When parents get divorced in Texas, child custody can become a contentious issue. In some cases, the court may impose a geographic restriction on one or both parents’ custody of the child. If you are going through a divorce or custody battle, it is important to understand what geographic restrictions are and how they could impact your rights as a parent.
What are Geographic Restrictions in Texas?
In Texas, the child’s primary residence is usually restricted to the county in which the case was filed and counties contiguous to that county. For example, if the case was filed in Dallas County, the child’s primary residence would be restricted to Dallas County and the contiguous counties.
Factors Considered by the Court
Before imposing a geographic restriction, the court will consider several factors to determine what is in the best interest of the child. These factors include:
- The distance between the parents’ homes
- The age and needs of the child
- The ability of the parents to communicate and cooperate
- The availability of suitable schools and other resources in the area
If the court decides that a geographic restriction is necessary, it will typically include specific details about the area in which the parent must live, as well as any other requirements or limitations. For example, the court may specify that the parent must live within a certain number of miles of the child’s school or may require the parent to provide regular updates on their address and contact information.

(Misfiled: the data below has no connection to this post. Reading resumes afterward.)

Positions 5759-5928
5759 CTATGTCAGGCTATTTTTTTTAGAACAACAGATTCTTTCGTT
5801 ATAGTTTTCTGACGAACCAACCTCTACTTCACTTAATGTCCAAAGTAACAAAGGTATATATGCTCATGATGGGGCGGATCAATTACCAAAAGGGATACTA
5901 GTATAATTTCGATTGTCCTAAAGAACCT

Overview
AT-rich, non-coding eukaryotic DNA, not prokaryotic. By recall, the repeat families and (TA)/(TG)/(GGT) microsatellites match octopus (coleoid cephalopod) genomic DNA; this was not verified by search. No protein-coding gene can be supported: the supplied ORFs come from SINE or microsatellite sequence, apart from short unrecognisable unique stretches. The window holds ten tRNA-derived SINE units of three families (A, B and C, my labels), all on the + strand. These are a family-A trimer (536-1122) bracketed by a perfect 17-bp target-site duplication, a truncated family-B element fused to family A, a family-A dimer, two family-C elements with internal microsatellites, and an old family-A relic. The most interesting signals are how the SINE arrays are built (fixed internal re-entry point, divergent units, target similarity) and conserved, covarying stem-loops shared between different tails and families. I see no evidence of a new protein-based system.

Consequences of Violating Geographic Restrictions
If the custodial parent violates the geographic restriction, the non-custodial parent may file a motion with the court asking for enforcement of the restriction. If the court finds that the violation was intentional and without good cause, it may take various actions. These actions may include:
- Ordering the custodial parent to pay the non-custodial parent’s attorney’s fees and court costs
- Modifying the custody order to give the non-custodial parent more time with the child
- Ordering the custodial parent to undergo counseling or parenting classes
- Changing the primary residence of the child to the non-custodial parent’s home in extreme cases
Understanding Your Rights and Responsibilities
If you are going through a divorce or custody battle, it is important to understand your rights and responsibilities when it comes to geographic restrictions. A knowledgeable and experienced divorce attorney can help you navigate this complex area of the law and ensure that your rights as a parent are protected.
Contact The Blacknall Firm
If you are facing a family law issue and need representation for a final trial or any other legal matter, contact the Blacknall Firm today. Our team of experienced family law attorneys is dedicated to helping our clients achieve the best possible outcome in their cases. Let us put our skills and knowledge to work for you.